Seventh Station: Jesus appears to the disciples
“Look at my hands and feet: see that it is I myself. Touch me and see: for a ghost does not have flesh and bones as you see that I have.” Luke 24:39
“From ghoulies and ghosties and long legged beasties and things that go bump in the night, Good Lord deliver us” So says the old Scottish prayer, and so perhaps say a good many of us, for we can easily feel uncomfortable and frightened by talks of spirits and ghosts and other strange things that we do not understand. Then there are the science fiction programmes on television that have sent many a child diving for shelter behind the sofa, or requesting the comfortingly solid presence of an adult. And as we read today, the disciples were not made differently from us. When they saw Jesus appear among them, standing before them, very much alive, and they had seen him die only days before, they were terrified. It must have been very confusing.
In our gospel reading they stood gathered around the two disciples from Emmaus who had walked and talked with the risen Christ, who had failed to recognise him in the failing light; but who had known him instantly in the breaking of the bread. But all of them, when he came and stood amongst them, took fright. They thought he was a ghost. The Greeks saw reality in terms of concepts, of universal truths, but to Jews, reality was particular and concrete. And so the resurrection was particular and concrete, not just a concept. Jesus really did come and stand with his disciples, risen from the dead. Thomas famously had need to touch in order to believe, and Christ understood that need. “A ghost” he said,” does not have flesh and bones as you see that I have” and, for final confirmation of his physical reality, he asked for some food. They gave him a piece of fish and watched him eat it.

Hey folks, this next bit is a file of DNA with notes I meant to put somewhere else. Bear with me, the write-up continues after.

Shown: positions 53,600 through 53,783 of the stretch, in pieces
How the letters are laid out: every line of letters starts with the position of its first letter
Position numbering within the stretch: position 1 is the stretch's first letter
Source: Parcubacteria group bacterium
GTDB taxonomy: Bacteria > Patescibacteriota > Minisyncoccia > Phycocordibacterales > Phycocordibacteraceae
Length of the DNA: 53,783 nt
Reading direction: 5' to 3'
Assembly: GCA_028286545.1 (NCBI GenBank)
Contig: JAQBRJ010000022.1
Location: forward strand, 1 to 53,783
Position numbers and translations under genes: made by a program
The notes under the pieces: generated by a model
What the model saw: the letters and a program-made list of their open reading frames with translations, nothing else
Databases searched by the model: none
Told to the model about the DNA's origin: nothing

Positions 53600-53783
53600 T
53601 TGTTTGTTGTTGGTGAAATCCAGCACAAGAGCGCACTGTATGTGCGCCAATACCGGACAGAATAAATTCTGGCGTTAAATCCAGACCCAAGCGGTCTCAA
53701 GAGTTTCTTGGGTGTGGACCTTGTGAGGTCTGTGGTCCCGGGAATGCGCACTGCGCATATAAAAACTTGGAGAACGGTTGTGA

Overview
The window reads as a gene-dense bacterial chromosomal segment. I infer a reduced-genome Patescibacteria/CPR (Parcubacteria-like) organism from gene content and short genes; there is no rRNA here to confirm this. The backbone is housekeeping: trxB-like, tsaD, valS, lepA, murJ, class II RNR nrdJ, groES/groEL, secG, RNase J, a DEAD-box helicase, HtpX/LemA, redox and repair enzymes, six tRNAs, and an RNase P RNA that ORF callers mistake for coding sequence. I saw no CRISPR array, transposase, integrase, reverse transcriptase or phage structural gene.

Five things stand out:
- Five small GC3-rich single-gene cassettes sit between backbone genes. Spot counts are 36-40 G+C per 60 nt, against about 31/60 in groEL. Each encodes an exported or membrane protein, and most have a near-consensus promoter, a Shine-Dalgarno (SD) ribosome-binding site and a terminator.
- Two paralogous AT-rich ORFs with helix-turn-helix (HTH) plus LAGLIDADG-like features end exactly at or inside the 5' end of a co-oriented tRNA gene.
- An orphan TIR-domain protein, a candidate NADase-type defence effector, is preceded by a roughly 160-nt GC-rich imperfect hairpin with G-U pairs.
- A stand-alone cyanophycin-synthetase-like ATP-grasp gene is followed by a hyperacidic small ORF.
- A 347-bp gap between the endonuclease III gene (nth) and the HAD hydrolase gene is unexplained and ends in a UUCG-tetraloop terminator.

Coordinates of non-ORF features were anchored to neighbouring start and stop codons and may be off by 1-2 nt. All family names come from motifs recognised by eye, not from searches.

There is humour in Jesus’ words and actions, verses 40-41, “And when he had said this, he showed them his hands and his feet.
There is an old saying “Seeing is believing”, but for the disciples seeing was not enough, they had to have that physical experience. While in their joy they were disbelieving and still wondering, he said to them, “Have you anything here to eat?” The way Jesus teases them is part of what helps them to accept that it is really him, really alive.
Even today amid all the evidence of the coronavirus, there are sceptics who do not believe that it really exists, because it cannot be physically seen or touched.
The sense of Christ’s reality, this absolute certainty that he had risen from the dead and was with them again, came before the strengthening and deepening understanding which was the gift of the Holy Spirit. Unless they were sure, how could they preach with conviction? The faith of those who came after them, would be based on that certainty.
When Christ is revealed, we will be like him, for we will see him as he really is. It reminds us too of who we are – we are people of God, with all the promises of inheritance that come with that status. As believers we are not just acquaintances, not just friends, but members of God’s universal family. It is an awesome thought to understand that people may see Christ in us, because of our status as people of God, because of our relationship with God. We have our part to play in the ever-extending family of God, in helping people to see that they too can be people of God, they too can find eternal life through Jesus. Let us be encouraged and awed as we contemplate some of the tremendous implications that come from a living faith in Christ.
Risen Christ, through that stone, those cloths, that garden, those wounds, that meal, you made real your resurrection. Make real your resurrection in us, and may we live that resurrection now and always. Amen